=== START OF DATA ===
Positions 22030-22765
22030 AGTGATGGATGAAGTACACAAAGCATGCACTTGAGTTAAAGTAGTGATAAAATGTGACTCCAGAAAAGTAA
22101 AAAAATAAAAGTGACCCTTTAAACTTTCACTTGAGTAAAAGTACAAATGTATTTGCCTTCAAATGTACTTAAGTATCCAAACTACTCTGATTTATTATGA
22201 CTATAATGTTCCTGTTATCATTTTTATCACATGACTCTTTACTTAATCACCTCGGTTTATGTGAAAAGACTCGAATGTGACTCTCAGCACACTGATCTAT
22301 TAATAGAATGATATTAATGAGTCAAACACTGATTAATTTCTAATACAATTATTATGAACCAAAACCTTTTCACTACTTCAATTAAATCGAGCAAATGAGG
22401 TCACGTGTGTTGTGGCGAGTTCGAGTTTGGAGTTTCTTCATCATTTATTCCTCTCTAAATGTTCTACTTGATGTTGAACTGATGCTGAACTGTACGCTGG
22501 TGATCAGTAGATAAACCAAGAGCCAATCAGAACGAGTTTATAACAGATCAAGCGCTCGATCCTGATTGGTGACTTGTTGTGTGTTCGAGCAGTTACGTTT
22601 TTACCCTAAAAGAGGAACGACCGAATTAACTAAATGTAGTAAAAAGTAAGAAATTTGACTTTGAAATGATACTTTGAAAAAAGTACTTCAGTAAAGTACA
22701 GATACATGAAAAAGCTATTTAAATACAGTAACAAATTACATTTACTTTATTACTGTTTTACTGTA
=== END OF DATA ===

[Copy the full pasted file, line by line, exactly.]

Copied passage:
Positions 22030-22765
22030 AGTGATGGATGAAGTACACAAAGCATGCACTTGAGTTAAAGTAGTGATAAAATGTGACTCCAGAAAAGTAA
22101 AAAAATAAAAGTGACCCTTTAAACTTTCACTTGAGTAAAAGTACAAATGTATTTGCCTTCAAATGTACTTAAGTATCCAAACTACTCTGATTTATTATGA
22201 CTATAATGTTCCTGTTATCATTTTTATCACATGACTCTTTACTTAATCACCTCGGTTTATGTGAAAAGACTCGAATGTGACTCTCAGCACACTGATCTAT
22301 TAATAGAATGATATTAATGAGTCAAACACTGATTAATTTCTAATACAATTATTATGAACCAAAACCTTTTCACTACTTCAATTAAATCGAGCAAATGAGG
22401 TCACGTGTGTTGTGGCGAGTTCGAGTTTGGAGTTTCTTCATCATTTATTCCTCTCTAAATGTTCTACTTGATGTTGAACTGATGCTGAACTGTACGCTGG
22501 TGATCAGTAGATAAACCAAGAGCCAATCAGAACGAGTTTATAACAGATCAAGCGCTCGATCCTGATTGGTGACTTGTTGTGTGTTCGAGCAGTTACGTTT
22601 TTACCCTAAAAGAGGAACGACCGAATTAACTAAATGTAGTAAAAAGTAAGAAATTTGACTTTGAAATGATACTTTGAAAAAAGTACTTCAGTAAAGTACA
22701 GATACATGAAAAAGCTATTTAAATACAGTAACAAATTACATTTACTTTATTACTGTTTTACTGTA